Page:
Again, there was a slight technical glitch towards the end of the game, which left us stranded for a long time. We might have been able to move on to the next stage if we had fiddled with the mechanisms a bit more.

Our tip: Make sure your stars align properly. Also, skirts are not advisable for the ladies, as some climbing and crawling is needed.

AsiaOne rates this: 3/5



Difficulty: 5/6

Compared to the other rooms that we tried, Alcatraz does a good job in building suspense even before participants enter the room.

We started off blindfolded, not knowing what we were getting into or where we were going.

After we were led to our room by the gamemaster and told to remove our blindfolds, we realised that we were all behind bars, of course, with nothing in our cell except for a bench, a locked box and some props.

While the clues were not too difficult to solve, it did however, require a basic level of arithmetic skills for certain puzzles. It also required a large amount of teamwork, which is great for corporate team bonding sessions.

The storyline, based on the 1962 escape attempt by three American criminals, was tight and puzzles well-designed.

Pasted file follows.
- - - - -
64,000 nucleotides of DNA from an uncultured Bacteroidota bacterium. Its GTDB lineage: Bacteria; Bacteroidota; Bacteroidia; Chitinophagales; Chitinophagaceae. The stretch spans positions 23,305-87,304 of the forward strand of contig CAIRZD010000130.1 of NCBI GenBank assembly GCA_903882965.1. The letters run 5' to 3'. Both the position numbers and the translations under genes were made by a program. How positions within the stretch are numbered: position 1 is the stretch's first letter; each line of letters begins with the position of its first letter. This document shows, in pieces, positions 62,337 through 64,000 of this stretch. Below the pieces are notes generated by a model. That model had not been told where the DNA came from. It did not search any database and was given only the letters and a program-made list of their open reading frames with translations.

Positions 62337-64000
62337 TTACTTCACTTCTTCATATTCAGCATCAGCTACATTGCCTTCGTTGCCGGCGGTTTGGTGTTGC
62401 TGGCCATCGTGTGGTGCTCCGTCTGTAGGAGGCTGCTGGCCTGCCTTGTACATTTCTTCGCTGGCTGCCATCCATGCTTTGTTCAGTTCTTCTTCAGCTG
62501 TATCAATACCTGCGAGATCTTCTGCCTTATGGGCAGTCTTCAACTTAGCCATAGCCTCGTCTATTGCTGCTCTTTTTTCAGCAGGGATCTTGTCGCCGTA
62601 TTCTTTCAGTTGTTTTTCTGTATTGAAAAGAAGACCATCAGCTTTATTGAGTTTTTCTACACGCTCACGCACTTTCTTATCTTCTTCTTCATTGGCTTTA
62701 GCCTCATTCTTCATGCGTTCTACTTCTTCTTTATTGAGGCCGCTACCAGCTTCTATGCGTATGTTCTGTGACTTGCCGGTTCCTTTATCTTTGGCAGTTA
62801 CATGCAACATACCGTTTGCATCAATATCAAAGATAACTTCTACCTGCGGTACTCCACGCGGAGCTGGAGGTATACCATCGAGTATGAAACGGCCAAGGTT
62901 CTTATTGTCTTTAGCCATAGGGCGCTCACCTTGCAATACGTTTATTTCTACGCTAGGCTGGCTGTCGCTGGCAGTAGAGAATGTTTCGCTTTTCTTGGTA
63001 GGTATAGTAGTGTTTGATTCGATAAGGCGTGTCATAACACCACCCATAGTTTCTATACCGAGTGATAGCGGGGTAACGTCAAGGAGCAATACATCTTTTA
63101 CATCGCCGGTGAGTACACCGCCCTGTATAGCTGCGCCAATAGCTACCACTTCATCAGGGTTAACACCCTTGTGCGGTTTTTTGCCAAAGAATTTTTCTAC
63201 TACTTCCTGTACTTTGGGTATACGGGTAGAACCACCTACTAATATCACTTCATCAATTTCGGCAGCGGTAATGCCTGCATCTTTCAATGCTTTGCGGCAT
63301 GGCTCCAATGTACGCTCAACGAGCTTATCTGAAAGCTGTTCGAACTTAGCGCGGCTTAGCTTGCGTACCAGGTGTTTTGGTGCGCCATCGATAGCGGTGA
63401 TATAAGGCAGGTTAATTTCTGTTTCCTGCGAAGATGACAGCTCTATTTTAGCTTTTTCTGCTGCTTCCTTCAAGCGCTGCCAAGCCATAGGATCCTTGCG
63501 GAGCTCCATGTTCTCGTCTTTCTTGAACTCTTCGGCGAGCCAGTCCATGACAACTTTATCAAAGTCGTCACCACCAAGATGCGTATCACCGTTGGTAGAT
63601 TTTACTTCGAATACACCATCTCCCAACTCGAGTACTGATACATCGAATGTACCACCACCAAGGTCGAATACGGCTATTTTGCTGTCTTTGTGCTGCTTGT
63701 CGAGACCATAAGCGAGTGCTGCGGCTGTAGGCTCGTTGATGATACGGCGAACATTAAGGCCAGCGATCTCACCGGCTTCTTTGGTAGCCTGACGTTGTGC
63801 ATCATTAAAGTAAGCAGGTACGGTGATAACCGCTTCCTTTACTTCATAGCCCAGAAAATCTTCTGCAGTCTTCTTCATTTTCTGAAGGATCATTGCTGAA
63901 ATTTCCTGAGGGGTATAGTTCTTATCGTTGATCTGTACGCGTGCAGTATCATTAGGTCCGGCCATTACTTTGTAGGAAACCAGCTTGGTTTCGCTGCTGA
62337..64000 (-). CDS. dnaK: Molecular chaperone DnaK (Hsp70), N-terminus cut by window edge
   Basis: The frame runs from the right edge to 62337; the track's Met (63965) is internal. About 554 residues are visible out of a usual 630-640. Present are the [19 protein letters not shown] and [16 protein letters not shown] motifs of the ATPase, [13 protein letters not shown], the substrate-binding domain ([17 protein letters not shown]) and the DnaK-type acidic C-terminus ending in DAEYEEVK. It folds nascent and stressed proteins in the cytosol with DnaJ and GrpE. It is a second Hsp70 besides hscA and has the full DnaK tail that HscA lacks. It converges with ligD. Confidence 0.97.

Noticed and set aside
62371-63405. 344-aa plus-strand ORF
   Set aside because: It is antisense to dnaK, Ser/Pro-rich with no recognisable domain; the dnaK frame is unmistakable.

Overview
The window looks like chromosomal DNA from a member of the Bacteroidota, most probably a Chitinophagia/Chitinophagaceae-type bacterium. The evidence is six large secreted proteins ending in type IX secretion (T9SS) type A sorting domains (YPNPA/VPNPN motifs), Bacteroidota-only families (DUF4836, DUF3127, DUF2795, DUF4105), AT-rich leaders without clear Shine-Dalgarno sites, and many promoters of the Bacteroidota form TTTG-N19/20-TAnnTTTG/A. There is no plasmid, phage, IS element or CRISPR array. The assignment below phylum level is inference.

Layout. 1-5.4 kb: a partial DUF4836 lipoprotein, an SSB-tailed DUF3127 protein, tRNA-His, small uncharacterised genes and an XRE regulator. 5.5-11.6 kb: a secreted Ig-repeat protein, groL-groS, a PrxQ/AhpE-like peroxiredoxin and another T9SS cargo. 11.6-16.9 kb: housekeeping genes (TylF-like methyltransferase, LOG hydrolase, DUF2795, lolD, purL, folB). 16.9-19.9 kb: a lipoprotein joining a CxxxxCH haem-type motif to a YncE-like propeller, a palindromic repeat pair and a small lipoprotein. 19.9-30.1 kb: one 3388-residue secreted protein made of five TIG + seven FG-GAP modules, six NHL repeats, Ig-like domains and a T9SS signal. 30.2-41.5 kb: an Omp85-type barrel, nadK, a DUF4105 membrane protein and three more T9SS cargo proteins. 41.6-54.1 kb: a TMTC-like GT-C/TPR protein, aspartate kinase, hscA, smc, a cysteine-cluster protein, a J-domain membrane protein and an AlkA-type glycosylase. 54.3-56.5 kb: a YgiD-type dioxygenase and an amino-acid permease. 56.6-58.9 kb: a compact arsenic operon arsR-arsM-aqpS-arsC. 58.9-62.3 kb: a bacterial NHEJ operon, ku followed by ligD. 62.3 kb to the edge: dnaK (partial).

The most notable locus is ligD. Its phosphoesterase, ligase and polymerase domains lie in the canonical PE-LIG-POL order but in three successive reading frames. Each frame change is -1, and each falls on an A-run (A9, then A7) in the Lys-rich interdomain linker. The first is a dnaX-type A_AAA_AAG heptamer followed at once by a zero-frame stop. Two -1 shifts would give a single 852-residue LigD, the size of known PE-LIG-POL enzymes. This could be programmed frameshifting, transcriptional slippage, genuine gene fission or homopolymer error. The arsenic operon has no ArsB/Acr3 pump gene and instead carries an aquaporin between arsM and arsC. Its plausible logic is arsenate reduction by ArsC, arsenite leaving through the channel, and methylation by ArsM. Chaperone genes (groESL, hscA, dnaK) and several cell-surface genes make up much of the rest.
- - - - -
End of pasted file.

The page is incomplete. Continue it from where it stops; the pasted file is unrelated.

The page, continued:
While we were initially impressed by the use of technology in Alcatraz and how it helped to move the game along, we left feeling slightly let down again by one of the mechanisms which, although had worked, it did not give us an obvious prompt to tell us that we could proceed to the next stage. If we had paid more attention, we might have been able to save a lot of time.

We then learnt that besides using your brains, you also had to use your ears to listen for slight click sounds or hints.

Our tip: Remember, no man is an island.

AsiaOne rates this: 4/5

Lost SG is at Peace Centre, 1 Sophia Road, #03-01/02/03, Singapore 228149. Operating hours are Sun to Thurs: 11am – 11pm, and Fri and Sat: 11am – 1am. Prices start from $20.90 during off-peak hours. Visit